Sunday, October 11, 2009

FIELD NOTES: My head cold has been replaced with a new malady….

Sunday morning musings

…fall festival overload. Unlike summer, fall does not unfurl like a satin runner down a long aisle, affording the opportunity to smile and wave as you step, lightly-clothed, down its path. Autumn, especially in New England, bursts overhead like a comet; you catch its full beauty only if your timing is right. There are so many ‘festivals’ available this weekend, that yesterday I woke up with a headache and, after managing to tutor a student for several hours in the morning, took a 3 hour nap on a sunny bed. As if to prove there was nothing wrong with me, I got up and mowed the front lawn, stopped to rake the pine cones and needles covering half of it, then roasted a chicken for supper, listened to Prairie Home Companion and Thistle & Shamrock before hunkering down under the covers with The Guernsey Literary and Potato Peel Pie Society, my latest book club selection. There…that’s about as ‘twittery’ as I’ll get…and only to emphasize the point that I have ‘festival overload’. My town has been going through an identity crisis for the past decade or so as it tries to transition from agrarian to touristy and also to meld the two. Every group and organization wants a piece of the apple pie which usually includes fund-raising and/or merchandising. When I was growing up a few towns over, there was no need for farm festivals; if you wanted to see farm animals or needed to buy some corn or squash or pumpkins or apples or cider, you stopped at one. Fall wasn’t advertised, it just happened. Just about every other house in my neighborhood has a version of a scarecrow on a stick purchased at the store for $4.99…including yours truly! To revive creativity, we had our preschool class stuff some extra kid’s clothes in our classroom with paper leaves, tape a ball on for the head, prop him in a little rocking chair and they named our ‘new student’ Macy. It was refreshing to see them excitedly take ownership of this half-planned activity. I love fall…I guess it’s just too brief…it’s time again to clean the patio & garden and put away all their charming accessories. There is urgency unlike summer because, ready or not, winter can now strike at any time putting an abrupt end to autumnal tasks…and pleasures. Not a good year for tomatoes, the prettiest things in my vegetable garden are the pinwheels I weaved into the wire fencing so, in the afternoon that promises to be a gorgeous fall day, I will break it down and take a trip to the local farm shop to decorate it with some mums, ornamental cabbage, straw bale and maybe a pumpkin or two. In the end, it is not the fall festivals that I am actually critical of; it is not having enough time to enjoy all the nooks and crannies of the season. If the workday talk after this long Columbus Day weekend begs the question “How come you didn’t go the _____ festival?” I will say I did…at home…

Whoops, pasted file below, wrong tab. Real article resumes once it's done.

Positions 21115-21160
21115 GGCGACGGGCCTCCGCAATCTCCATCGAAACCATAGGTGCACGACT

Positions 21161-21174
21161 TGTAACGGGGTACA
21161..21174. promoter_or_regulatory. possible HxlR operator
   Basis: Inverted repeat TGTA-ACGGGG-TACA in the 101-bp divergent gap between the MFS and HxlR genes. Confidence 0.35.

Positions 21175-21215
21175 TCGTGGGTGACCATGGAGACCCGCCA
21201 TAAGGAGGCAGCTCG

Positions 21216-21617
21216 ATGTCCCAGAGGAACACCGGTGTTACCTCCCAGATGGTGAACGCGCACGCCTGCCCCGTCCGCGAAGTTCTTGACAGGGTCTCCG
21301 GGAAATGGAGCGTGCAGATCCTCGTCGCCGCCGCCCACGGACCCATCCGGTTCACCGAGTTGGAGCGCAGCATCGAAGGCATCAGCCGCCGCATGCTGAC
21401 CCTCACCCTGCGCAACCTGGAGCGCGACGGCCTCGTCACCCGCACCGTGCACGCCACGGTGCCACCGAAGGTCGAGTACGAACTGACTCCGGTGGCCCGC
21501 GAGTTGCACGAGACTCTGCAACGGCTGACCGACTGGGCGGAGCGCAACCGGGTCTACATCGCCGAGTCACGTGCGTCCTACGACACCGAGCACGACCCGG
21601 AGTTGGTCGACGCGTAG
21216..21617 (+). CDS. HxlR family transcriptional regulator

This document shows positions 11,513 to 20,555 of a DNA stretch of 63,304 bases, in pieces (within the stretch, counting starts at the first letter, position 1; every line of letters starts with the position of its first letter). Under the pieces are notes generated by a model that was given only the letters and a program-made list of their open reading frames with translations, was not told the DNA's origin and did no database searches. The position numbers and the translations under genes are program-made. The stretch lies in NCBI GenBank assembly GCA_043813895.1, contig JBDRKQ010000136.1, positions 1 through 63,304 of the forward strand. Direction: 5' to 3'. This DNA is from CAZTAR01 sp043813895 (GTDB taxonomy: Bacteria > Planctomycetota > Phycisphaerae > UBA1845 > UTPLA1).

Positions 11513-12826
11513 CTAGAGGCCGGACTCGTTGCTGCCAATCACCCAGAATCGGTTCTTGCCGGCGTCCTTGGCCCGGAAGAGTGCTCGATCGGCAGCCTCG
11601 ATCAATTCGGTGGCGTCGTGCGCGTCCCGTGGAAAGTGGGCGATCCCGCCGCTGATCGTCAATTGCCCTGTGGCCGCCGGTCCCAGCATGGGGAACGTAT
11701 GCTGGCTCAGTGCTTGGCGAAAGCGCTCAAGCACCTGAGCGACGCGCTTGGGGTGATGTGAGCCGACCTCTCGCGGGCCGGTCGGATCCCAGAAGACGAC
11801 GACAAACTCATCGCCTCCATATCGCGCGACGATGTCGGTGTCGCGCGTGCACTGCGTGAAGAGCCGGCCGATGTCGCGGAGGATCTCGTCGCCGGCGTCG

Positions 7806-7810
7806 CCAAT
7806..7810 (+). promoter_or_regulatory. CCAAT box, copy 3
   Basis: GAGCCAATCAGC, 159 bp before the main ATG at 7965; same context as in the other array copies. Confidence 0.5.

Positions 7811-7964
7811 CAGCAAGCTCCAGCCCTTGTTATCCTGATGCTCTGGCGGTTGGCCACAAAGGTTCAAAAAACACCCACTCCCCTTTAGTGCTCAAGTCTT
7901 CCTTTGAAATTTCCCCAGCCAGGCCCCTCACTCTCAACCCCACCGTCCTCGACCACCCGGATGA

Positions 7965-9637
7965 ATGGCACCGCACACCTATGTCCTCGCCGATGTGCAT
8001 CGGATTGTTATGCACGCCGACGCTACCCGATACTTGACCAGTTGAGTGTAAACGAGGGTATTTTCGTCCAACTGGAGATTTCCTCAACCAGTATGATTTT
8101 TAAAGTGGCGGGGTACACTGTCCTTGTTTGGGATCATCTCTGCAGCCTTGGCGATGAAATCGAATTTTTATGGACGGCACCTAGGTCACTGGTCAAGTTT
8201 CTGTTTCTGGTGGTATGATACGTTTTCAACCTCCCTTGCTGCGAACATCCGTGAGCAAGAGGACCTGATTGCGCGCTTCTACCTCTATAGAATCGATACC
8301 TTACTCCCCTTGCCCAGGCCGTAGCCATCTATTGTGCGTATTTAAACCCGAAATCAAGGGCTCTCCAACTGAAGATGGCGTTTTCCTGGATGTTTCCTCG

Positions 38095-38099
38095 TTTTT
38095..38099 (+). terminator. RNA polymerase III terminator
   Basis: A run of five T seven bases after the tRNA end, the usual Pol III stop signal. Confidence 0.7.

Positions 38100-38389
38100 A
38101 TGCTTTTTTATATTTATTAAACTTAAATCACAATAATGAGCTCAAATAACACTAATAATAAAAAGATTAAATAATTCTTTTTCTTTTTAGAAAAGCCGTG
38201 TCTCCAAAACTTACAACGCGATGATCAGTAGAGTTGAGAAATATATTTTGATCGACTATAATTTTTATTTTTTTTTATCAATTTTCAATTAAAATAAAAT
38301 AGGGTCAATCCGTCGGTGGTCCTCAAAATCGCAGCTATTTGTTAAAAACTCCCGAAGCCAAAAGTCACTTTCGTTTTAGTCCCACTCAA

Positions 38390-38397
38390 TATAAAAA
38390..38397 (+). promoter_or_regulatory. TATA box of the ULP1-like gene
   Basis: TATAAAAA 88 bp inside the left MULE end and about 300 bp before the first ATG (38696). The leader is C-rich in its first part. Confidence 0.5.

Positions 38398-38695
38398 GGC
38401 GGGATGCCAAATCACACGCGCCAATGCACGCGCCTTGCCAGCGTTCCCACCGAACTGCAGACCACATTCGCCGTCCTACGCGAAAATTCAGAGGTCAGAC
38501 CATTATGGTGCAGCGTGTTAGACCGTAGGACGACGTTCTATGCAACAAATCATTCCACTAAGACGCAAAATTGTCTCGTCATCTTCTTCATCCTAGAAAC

6pm Postscript: 'round about 3 p.m., I had lots of company outdoors...the rev and lurch of tractors and mowers, the rhythm of rakes, the whoops of little boys filled the seems everyone was done with the festivals...and it turns out we all have similiar needs...especially in New England...

1 comment:

  1. I have similar gripes about many of the so called HarborFests or Oyster Festivals. They were originally created to raise money or draw attention to the towns waterfront, maritime history etc. But too many of them have just become merchandising and food fairs; some are even carnivals. The original intent has become secondary. Some of them have nothing to do with the water.